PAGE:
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Musical Sea Notes

Musical Sea Notes
signed with initials and dated 'MH/42' (lower right)
oil on masonite
8 x 30 in. (20.3 x 76.2 cm.)
Painted in 1942.
The artist.
Paul Rosenberg & Co., New York.
Henry P. Mcllhenney, Philadelphia, Pennsylvania, acquired from the above.
Parke-Bernet, New York, 11 May 1966, lot 19, sold by the above.
Private collection, New York, acquired from the above.
Owings-Dewey Fine Art, Santa Fe, New Mexico, acquired from the above, 1989.
Acquired by the late owner from the above, 1995.
Archives of American Art, Elizabeth McCausland Files.
New York, Museum of Modern Art, Williamstown, Massachusetts, Lawrence Art Museum, Williams College; Buffalo, New York, Albright Art Gallery; Chicago, Illinois, Arts Club of Chicago; Austin, Texas, College of Fine Arts, University of Texas; Jacksonville, Illinois, MacMurray College; San Francisco, California, San Francisco Museum of Art; Colorado Springs, Colorado, Taylor Museum; Walker Art Center, Minneapolis, Lyonel Feininger/Marsden Hartley, October 24, 1944-January 14, 1945, p. 93.
Santa Monica, California, Marilyn Butler Gallery, 1989.
Mobile, Alabama, Fine Arts Museum of the South, Modernism and American Painting of the 1930s, February 12-March 28, 1993.
Further details
This painting is included in The Marsden Hartley Legacy Project: Complete Paintings and Works on Paper, with Bates College Museum of Art, Lewiston, Maine. We are grateful for Gail R. Scott’s assistance with the cataloguing of this work.

Brought to you by

Tylee Abbott
Tylee Abbott Vice President, Head of American Art

Lot Essay

Musical Sea Notes cleverly synthesizes Marsden Hartley’s lifelong exploration of the connection between musical and visual art with the confidence and clarity of his late career. Painted in 1942, a year of long overdue critical and financial success for the artist, the present lyrical composition is emblematic of Hartley’s most poetic work completed during his final summers in Corea, Maine.

A central tenant of Modernism, and a shared fascination of Arthur Dove and Stuart Davis among others, the synergy between music and painting was first explored by Hartley in some of his earliest Maine landscapes, which caught the eye of Alfred Stieglitz and were exhibited at his gallery “291” in May 1909 under the collective titles “Songs of Autumn” and “Songs of Winter.” In 1912, he traveled to Paris and wrote home in a letter, “It’s a new theme I’m working on—did you ever hear of anyone trying to paint music.” (as quoted in D. Cassidy, Painting the Musical City: Jazz and Cultural Identity in American Art, Washington, D.C., 1997, p. 6) Hartley explored this goal in a series of six works from 1912-13, including Musical Theme No. 2 (Bach Preludes et Fugues) (1912, Museo Nacional Thyssen-Bornemisza, Madrid), which imbeds an abstraction with musical symbols like treble clefs and staffs.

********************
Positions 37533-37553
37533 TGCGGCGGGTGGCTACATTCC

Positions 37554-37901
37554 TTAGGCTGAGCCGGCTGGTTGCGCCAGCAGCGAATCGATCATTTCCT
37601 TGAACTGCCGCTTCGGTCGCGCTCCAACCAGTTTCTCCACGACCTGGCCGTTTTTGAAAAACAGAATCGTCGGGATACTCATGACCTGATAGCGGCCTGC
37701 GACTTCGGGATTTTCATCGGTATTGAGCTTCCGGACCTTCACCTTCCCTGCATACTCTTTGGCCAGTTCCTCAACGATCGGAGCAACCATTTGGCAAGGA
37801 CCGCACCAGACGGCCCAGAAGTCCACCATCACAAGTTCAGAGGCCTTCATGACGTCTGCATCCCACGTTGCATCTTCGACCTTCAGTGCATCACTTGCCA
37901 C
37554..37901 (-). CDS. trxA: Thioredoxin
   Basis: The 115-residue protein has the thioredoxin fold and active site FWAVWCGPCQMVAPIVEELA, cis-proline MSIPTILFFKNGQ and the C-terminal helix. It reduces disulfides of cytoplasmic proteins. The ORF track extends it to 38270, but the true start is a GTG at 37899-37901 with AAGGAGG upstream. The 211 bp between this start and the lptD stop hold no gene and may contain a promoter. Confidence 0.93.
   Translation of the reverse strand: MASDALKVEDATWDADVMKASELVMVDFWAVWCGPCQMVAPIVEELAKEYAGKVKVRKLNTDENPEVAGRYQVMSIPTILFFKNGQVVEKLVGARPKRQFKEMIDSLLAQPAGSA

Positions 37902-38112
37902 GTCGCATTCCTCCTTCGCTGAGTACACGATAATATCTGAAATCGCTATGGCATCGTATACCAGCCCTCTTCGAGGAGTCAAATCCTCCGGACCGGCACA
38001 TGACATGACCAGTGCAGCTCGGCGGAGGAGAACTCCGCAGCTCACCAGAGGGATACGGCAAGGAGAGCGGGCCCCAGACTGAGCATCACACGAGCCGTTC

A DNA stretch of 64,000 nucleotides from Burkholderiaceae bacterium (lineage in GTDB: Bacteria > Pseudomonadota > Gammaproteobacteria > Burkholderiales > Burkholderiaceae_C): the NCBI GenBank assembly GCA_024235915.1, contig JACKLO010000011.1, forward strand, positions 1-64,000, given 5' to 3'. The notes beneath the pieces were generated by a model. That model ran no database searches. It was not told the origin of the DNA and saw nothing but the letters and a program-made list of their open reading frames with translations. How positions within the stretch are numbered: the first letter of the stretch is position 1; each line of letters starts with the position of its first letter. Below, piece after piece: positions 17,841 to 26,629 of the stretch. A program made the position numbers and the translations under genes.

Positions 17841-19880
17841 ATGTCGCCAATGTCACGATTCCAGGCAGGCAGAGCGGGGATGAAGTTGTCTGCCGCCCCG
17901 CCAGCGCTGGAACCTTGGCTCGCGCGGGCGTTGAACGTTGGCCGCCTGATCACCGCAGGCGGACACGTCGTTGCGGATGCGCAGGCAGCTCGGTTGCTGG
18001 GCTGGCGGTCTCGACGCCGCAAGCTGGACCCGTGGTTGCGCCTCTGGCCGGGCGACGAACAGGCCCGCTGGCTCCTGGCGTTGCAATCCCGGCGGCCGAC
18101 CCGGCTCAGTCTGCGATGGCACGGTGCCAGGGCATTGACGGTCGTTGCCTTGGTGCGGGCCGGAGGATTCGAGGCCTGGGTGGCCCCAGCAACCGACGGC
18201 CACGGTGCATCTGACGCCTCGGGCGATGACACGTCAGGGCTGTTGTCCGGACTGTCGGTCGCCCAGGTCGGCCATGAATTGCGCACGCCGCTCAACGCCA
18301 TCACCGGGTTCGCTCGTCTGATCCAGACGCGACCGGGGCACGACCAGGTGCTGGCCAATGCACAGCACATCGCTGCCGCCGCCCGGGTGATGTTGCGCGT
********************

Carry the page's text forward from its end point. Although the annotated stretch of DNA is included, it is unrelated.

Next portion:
In the later years of his career, Hartley became more reflective and poetic than ever before, while also taking a more bravura, representational approach to his paintings. As such, in Musical Sea Notes, Hartley is more direct in both his visualization of music and his still-life subject. Rather than hiding his musical motifs within a linear abstraction, he clearly delineates a line of musical notation as the central organizing element of the painting. Yet, the composition quickly strikes offbeat with its placement of shrimp and seahorses in place of musical notes. In the 1940s, Hartley was regularly painting sea creatures as isolated still-life subjects against richly-hued, monochromatic backgrounds, such as Chinese Seahorse (1941-42, Frederick R. Weisman Art Museum, University of Minnesota, Minneapolis, Minnesota), White Seahorse (1942, The Jan T. and Marica Vilcek Collection) and Lobster on Black Background (1940-41, Smithsonian American Art Museum, Washington, D.C.).

Gail Scott writes of these works, "color is minimal but so concentrated and rich in tonality that the image emerges like a secret treasure from the depths of a dark pool." (Marsden Hartley, New York, 1988, p. 144) In the present work, Hartley takes a similar approach with the musical score emerging from a dark black background as if floating out from mysterious waters. Scott continues, "Suspended in this Zen-like emptiness are small mundane objects...depicted with a deceptively simple—even, at times, ungainly directness. But underneath this American backwoods naiveté was the authority of an artist who had used the European modernist tradition to escape provincialism, and then, with astonishing independence, gone on to become, in the words of one critic, 'one of the few Americans of his generation to stand whole and free, at once the undeniable citizen of the world and his own imagination.'" (Marsden Hartley, pp. 144-45) Indeed, in its witty juxtaposition of key motifs of Hartley’s career into a poetic yet charmingly fun still life, Musical Sea Notes embodies Hartley’s wholly unique and highly inventive aesthetic.

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